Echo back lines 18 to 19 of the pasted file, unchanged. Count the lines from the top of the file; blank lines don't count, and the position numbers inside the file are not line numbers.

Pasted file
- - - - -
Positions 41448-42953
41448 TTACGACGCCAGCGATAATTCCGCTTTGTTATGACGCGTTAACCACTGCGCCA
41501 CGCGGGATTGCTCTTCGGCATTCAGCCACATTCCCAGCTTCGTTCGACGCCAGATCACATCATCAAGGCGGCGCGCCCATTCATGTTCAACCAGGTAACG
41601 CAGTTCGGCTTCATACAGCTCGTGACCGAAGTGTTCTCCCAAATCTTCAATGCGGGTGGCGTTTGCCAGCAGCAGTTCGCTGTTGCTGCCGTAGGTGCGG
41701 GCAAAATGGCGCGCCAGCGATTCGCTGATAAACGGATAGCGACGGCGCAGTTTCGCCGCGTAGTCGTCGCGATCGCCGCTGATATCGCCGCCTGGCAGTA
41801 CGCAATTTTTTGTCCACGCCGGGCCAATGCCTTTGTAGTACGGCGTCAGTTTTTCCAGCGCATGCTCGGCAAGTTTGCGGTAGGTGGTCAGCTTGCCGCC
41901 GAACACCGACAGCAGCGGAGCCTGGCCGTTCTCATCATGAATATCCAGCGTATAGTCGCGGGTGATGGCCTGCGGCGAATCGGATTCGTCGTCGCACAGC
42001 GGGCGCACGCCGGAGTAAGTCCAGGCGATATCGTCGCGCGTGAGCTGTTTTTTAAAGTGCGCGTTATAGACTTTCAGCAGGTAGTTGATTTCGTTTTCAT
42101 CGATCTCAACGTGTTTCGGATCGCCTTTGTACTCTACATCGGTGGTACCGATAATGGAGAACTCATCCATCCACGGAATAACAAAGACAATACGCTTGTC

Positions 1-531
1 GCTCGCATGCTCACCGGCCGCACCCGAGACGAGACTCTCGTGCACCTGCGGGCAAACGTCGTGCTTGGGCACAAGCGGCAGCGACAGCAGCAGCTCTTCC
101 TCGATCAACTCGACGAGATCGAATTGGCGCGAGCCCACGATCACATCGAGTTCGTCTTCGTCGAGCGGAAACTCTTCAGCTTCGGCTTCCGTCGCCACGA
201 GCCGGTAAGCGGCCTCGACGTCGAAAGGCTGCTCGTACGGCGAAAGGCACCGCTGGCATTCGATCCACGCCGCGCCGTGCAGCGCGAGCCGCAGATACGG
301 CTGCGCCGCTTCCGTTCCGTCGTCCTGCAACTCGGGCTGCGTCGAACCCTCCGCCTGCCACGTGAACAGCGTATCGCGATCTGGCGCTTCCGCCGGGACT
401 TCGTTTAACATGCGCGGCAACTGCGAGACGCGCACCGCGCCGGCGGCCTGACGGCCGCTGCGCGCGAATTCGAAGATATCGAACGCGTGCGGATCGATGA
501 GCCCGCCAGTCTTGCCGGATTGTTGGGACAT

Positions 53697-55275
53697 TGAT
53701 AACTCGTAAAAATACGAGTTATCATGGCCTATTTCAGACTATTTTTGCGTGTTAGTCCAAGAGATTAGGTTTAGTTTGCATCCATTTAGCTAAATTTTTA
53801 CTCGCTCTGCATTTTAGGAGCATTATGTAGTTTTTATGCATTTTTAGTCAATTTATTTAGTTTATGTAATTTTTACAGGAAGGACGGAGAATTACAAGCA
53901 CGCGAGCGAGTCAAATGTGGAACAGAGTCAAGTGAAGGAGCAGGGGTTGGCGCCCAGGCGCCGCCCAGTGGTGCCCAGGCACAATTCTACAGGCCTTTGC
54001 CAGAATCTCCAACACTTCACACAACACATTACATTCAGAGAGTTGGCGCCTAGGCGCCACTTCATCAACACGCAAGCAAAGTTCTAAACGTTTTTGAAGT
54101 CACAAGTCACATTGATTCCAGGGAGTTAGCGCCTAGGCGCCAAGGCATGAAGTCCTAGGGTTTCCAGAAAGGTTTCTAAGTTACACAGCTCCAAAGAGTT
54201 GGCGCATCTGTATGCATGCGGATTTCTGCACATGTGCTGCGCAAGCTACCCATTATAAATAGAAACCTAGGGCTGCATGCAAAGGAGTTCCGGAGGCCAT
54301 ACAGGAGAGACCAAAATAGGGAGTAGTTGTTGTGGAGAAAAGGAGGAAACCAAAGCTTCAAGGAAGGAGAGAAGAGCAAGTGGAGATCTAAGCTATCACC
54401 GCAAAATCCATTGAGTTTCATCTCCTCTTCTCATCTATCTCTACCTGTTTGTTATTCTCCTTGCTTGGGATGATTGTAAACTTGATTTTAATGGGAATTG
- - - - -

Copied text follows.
53697 TGAT
53701 AACTCGTAAAAATACGAGTTATCATGGCCTATTTCAGACTATTTTTGCGTGTTAGTCCAAGAGATTAGGTTTAGTTTGCATCCATTTAGCTAAATTTTTA